First, the young father behind the counter may have experienced a common phenomenon for critical incidents—time distortion. He described the incident as if it happened in fast-forward motion. That’s the less likely of two options, the other being that the incident seemed to happen in slow motion. Time distortion is a head trick of sorts that most people experience by early adulthood. It most commonly shows up in auto accidents.
As a defensive living practitioner, one way to make time distortion more likely to work in your favor is to adopt the habit of watching people’s hands. Don’t be a nosy jerk about it, of course. As you travel through public places, casually observe where people’s hands are and what they’re doing with them. It’s a habit that will serve you in life-or-death situations. It’s nearly always the hands that initiate an attack, whether by a direct strike or drawing a weapon. Watching hands as a habit will buy you reaction time when time is otherwise not on your side.
Mr. Romano wisely kept his guard up until law enforcement showed up. Criminals are experts at faking a lot of things; injury may be one. If Romano has taken some gun carry training, he wasn’t surprised when his gun was taken into police possession as evidence—an assumption I’m making based on the photo of the sub-compact Glock shown in the newscast.
If you’re serious about personal protection, this should also be motivation to have a second carry gun at home. Assuming Romano has no warrants or other past legal issues that would preclude legal carry, his firearm hopefully will be returned in the near future. Until then, he should have a backup.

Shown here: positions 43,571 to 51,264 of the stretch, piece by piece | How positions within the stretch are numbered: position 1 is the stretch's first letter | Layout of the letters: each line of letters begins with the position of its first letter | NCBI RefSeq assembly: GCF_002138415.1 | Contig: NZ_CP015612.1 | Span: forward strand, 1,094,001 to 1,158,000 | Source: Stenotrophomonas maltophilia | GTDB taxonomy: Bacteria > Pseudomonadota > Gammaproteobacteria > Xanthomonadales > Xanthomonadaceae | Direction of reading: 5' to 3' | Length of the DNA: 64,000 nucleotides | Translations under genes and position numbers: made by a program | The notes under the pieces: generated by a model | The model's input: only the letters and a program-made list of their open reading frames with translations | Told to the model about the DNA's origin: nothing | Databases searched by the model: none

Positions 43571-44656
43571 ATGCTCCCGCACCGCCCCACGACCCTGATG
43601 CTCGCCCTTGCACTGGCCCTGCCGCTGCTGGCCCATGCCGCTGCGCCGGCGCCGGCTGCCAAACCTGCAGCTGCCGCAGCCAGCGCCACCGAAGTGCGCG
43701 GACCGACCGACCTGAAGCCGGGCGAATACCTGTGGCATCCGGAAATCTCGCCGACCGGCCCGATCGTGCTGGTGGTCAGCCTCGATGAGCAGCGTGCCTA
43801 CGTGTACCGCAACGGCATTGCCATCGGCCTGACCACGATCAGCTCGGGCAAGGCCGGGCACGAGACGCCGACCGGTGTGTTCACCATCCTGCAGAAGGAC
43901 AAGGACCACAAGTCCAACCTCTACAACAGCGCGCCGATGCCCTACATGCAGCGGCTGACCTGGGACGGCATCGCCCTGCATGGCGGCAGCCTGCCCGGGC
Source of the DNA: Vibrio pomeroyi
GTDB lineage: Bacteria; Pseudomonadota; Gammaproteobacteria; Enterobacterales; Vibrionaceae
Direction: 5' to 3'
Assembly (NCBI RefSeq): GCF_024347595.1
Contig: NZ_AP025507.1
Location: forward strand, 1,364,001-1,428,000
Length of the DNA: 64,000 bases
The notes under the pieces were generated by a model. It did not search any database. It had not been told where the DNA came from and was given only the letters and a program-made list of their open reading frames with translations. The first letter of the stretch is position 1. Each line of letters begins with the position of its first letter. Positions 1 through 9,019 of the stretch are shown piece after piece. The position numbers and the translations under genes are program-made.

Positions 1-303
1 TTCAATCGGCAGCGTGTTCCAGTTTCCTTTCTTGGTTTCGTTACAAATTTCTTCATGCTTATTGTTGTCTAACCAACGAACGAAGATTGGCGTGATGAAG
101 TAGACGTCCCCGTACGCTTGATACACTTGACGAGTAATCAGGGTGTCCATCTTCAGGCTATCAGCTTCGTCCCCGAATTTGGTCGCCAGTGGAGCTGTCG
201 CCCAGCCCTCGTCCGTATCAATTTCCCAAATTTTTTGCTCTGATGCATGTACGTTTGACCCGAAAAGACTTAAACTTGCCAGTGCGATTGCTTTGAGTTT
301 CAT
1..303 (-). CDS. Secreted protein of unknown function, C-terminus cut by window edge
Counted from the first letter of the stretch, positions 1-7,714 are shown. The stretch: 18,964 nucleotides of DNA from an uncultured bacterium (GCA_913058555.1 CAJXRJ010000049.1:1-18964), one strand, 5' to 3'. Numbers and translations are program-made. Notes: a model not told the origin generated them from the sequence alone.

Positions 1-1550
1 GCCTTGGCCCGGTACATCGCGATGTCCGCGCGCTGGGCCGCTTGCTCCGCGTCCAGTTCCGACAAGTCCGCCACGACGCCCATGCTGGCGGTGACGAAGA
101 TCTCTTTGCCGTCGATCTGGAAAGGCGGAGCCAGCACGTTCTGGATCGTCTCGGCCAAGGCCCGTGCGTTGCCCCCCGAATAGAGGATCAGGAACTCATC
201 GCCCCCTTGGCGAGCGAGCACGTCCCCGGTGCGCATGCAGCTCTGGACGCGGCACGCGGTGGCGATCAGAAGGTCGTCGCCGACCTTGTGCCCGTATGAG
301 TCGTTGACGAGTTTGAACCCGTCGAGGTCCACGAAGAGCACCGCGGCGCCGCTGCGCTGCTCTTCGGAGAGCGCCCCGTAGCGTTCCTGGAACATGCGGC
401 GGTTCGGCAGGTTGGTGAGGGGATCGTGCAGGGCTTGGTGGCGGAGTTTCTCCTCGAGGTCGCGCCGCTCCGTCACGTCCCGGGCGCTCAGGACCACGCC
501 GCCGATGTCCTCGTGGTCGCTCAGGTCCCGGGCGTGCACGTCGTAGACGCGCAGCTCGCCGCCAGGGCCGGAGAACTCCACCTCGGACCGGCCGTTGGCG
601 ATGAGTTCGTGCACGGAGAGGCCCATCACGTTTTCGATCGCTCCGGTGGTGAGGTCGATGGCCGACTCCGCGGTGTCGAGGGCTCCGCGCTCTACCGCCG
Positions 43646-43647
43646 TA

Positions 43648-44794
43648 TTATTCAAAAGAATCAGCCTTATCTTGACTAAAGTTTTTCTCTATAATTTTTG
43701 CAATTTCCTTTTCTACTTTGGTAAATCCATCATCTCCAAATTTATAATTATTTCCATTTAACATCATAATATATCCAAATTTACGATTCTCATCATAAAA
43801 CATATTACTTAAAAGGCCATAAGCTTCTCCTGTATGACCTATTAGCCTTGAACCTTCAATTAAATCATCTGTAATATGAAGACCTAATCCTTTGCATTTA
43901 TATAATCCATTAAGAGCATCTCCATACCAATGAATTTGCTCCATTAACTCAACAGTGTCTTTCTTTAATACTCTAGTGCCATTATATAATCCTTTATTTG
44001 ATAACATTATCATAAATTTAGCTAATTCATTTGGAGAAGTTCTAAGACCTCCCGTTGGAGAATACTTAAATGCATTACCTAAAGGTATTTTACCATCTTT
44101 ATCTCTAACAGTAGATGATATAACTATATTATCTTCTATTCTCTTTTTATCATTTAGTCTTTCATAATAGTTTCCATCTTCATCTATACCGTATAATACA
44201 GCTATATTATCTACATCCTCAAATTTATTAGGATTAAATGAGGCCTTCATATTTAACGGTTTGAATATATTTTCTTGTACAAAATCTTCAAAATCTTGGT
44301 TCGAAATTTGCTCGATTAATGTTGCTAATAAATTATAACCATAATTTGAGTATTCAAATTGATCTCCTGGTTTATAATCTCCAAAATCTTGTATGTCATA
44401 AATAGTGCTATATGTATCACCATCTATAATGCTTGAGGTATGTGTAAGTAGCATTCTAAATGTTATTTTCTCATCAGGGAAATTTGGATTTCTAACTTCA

Another aspect of this analysis is a familiar theme to regular readers of these defensive gun use recaps. Any store owner who’s “never had to think about security before” is making some incorrect assumptions about running a business. If there’s a cash register around, eventually that location will be the target of a robbery. Plan accordingly—denial is not your friend. This isn’t a recommendation of paranoia. It’s a recommendation that staff should be trained on what to do in the event of a robbery–beyond handing over the moolah.
Like the diplomat his job calls him to be, the area police chief rode the fence in statements to the press, at least as those comments were relayed to the public. A reluctant admission was made that Romano is a hero to the Porfirio family. The chief used the event to admonish the public to have a permit if they are going to carry a gun—not necessarily a bad suggestion, but it makes one wonder if charges are being considered for Romero, who perhaps was carrying without a permit.
The chief also issued a vague statement about not taking the law into one’s hands. With due respect to every community’s finest, the adage “when seconds count, the police are only minutes away” applies here. We do not have the right to pursue and punish those who hurt us. We do have the right to defend ourselves and others against real and immediate threats. Thankfully, Mr. Romano was present and prepared for more than pizza.